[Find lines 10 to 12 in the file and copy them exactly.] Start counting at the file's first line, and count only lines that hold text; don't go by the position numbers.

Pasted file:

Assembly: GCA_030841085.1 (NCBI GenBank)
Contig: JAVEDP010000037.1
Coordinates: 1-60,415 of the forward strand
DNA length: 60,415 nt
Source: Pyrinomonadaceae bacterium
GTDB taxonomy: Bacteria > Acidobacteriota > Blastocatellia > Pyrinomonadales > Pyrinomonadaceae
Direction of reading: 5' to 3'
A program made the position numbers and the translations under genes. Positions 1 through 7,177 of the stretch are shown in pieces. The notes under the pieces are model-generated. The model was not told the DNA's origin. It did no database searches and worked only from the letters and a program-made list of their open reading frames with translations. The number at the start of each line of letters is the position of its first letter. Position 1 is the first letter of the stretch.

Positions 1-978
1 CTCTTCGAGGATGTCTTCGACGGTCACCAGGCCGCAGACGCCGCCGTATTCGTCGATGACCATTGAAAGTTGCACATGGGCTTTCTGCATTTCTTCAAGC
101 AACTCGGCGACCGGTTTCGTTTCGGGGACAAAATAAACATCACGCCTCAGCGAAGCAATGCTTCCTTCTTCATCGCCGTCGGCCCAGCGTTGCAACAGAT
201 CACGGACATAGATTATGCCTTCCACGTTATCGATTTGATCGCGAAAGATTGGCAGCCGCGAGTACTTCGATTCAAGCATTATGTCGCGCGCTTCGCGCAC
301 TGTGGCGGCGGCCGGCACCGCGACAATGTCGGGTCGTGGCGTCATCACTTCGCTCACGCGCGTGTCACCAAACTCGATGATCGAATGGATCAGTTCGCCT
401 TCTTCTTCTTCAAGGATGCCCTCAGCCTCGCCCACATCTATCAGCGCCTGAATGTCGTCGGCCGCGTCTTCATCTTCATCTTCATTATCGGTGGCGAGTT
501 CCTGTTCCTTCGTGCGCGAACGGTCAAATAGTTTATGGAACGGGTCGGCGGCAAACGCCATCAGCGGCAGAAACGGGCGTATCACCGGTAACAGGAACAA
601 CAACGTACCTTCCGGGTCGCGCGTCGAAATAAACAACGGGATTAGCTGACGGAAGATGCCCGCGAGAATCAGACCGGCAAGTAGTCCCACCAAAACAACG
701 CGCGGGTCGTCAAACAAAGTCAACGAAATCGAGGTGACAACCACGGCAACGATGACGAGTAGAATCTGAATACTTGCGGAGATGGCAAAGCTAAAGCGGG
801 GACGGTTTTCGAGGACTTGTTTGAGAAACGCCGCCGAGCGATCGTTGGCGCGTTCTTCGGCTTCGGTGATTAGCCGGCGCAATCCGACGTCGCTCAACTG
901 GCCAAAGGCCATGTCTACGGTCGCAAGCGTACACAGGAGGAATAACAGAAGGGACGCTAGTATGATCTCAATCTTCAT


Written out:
1 CTCTTCGAGGATGTCTTCGACGGTCACCAGGCCGCAGACGCCGCCGTATTCGTCGATGACCATTGAAAGTTGCACATGGGCTTTCTGCATTTCTTCAAGC
101 AACTCGGCGACCGGTTTCGTTTCGGGGACAAAATAAACATCACGCCTCAGCGAAGCAATGCTTCCTTCTTCATCGCCGTCGGCCCAGCGTTGCAACAGAT
201 CACGGACATAGATTATGCCTTCCACGTTATCGATTTGATCGCGAAAGATTGGCAGCCGCGAGTACTTCGATTCAAGCATTATGTCGCGCGCTTCGCGCAC